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Marginal Analysis with Finely Divisible Actions


Can conduct the same analysis if choices are finely divisible by using marginal benefit and marginal cost curves Derive marginal benefit and marginal cost from total benefit and total cost curves Marginal benefit at H hours of repair time is equal to the slope of the line drawn tangent to the total benefit function at point Usually called simply the slope of the total benefit curve at point D
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Marginal Benefit
Using Calculus

dBH MBH dH
This is the slope of the Total Benefit Curve B(H).

Car Repair Example: Finely Divisible Marginal Benefit


Let DH' = the smallest possible change in hours of car repair Adding the last DH of repairs increases total benefit from point F to point D in Figure 3.4 (on the next slide), this equal to: DB B( H ) B( H DH ) Recall that marginal benefit is DB' /DH'

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Relationship between Total Benefit and Marginal Benefit


Total Benefit ($)

(Figure 3.4)

Slope = MB

B( H )

D
Slope = MB =

DB' '
B( H DH' ' )

DB' / DH'
E

DB'

B( H DH' )

Slope = MB = DB' '

/ DH' '

H DH'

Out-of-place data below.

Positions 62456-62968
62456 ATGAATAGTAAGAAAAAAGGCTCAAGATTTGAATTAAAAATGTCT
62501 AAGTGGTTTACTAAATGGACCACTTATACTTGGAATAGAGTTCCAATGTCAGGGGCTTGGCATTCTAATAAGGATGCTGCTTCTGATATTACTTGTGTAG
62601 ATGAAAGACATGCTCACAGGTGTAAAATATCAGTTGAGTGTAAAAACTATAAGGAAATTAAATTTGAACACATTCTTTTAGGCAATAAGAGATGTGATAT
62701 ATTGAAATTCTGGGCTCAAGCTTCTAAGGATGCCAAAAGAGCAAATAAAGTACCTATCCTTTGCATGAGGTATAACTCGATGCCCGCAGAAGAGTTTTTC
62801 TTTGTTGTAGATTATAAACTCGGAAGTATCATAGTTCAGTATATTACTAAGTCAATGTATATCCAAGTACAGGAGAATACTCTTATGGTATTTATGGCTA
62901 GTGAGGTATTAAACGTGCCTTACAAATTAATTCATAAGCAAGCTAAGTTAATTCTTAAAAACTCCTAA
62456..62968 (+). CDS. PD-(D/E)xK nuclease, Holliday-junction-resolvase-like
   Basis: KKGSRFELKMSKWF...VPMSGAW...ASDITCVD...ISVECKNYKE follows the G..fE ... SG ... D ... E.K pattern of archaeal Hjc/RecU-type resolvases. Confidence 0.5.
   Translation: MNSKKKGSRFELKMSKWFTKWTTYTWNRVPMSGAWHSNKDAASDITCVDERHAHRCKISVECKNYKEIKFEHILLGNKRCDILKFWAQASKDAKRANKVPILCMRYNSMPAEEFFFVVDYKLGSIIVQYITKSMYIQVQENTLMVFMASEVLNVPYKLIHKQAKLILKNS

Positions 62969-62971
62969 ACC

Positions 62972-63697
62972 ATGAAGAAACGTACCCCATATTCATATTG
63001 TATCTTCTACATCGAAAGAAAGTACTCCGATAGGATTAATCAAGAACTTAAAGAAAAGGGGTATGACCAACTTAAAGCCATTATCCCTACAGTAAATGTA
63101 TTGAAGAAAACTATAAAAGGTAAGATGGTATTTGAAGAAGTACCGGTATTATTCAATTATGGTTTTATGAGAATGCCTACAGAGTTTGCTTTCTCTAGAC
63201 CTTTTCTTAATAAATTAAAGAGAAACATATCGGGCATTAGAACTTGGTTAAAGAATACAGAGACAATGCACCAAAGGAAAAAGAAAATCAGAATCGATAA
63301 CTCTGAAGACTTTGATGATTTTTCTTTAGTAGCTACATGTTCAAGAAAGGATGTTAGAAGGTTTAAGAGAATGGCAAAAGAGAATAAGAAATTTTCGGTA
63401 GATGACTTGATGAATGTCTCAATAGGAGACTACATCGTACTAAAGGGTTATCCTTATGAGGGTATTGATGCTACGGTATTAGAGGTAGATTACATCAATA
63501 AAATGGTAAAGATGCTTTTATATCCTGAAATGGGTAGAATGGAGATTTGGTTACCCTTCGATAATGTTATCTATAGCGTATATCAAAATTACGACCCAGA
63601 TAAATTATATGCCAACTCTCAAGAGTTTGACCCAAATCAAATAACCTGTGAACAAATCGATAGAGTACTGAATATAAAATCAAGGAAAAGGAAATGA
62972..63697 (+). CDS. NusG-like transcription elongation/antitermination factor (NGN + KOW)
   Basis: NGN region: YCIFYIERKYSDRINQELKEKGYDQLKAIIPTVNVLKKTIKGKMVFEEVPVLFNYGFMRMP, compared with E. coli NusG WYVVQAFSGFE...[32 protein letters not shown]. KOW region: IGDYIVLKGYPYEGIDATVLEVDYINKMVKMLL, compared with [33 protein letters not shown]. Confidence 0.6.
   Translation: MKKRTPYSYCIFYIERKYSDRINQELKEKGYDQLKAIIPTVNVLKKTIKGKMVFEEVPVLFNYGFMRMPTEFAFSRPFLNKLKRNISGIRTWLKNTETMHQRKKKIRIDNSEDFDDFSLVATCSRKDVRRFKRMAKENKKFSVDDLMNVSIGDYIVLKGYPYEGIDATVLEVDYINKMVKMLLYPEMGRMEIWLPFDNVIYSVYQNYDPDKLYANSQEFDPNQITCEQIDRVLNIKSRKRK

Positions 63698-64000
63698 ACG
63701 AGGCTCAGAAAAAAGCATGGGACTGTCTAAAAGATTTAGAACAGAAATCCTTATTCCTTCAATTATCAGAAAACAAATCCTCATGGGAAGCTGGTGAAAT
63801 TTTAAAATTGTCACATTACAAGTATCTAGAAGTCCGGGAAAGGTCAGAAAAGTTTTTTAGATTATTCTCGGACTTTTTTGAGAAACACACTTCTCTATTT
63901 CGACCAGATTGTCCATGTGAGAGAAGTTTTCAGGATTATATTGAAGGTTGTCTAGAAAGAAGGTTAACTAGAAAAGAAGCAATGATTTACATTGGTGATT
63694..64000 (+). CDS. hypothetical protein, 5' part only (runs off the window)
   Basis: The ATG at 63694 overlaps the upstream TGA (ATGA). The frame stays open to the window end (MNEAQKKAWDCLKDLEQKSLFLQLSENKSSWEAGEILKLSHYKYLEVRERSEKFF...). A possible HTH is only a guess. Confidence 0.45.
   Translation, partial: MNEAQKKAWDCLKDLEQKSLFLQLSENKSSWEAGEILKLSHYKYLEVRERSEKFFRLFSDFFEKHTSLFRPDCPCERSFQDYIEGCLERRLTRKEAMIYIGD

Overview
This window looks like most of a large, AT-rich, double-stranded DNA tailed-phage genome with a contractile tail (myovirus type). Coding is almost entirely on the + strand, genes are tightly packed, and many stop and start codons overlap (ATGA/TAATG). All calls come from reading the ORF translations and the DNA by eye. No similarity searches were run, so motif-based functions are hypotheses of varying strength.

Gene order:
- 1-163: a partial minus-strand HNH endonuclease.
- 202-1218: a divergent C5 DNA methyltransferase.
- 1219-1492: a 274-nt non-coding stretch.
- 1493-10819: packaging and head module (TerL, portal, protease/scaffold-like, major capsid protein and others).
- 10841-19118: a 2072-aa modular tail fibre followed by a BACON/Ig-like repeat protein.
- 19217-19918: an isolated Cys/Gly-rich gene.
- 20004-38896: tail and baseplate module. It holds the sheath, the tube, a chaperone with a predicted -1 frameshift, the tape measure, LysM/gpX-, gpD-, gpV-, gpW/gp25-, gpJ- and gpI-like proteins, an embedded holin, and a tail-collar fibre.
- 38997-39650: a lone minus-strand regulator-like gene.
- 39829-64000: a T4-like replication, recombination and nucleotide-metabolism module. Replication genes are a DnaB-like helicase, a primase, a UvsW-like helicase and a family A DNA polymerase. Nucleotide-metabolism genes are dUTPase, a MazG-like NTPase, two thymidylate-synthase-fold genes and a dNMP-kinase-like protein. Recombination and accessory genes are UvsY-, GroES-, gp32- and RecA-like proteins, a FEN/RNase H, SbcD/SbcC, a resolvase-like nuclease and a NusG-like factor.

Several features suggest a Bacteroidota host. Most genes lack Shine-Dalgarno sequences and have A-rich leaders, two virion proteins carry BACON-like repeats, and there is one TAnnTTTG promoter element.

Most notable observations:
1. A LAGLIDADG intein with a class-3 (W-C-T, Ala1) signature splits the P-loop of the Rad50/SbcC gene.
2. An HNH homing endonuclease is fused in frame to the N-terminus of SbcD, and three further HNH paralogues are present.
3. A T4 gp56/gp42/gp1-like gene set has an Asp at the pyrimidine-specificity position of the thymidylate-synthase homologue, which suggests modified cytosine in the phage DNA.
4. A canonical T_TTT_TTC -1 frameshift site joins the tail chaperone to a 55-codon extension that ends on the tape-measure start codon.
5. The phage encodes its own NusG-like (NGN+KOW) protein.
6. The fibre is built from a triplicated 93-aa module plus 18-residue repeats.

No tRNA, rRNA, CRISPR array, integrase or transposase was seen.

H DH' ' DH' ' DH'

H
Hours (H)

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Relationship between Total Benefit and Marginal Benefit


Tangents to the total benefit function at three different numbers of hours (H = 1, H = 3, H = 5) Slope of each tangent equals the marginal benefit at each number of hours Figure (b) shows the MB curve: note how the MB varies with the number of hours Marginal benefit curve is described by the function MB(H)= 654-80H
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Relationship between Total Benefit and Marginal Benefit


(a): Total Benefit (b): Marginal Benefit
Slope = MB = 254
Total Benefit ($) Marginal Benefit ($/hour)

(Figure 3.5)

Slope = MB = 414
654 2270

B Slope = MB = 574
1602

574

414

MB
254

614

Hours (H)

Hours (H)

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Relationship between Total Cost and Marginal Cost


Parallels relationship between total benefit curve and marginal benefit When actions are finely divisible, the marginal cost when choosing action X is equal to the slope of the total cost curve at X Using Calculus

dC H MC H dH

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Relationship between Total Cost and Marginal Cost


Tangents to the total cost curve at three different numbers of hours (H = 1, H = 3, H = 5) Slope of each tangent equals the marginal cost at each number of hours Figure (b) shows the MC curve: note how the MC varies with the number of hours Marginal cost curve is described by the function MC(H)= 110+80H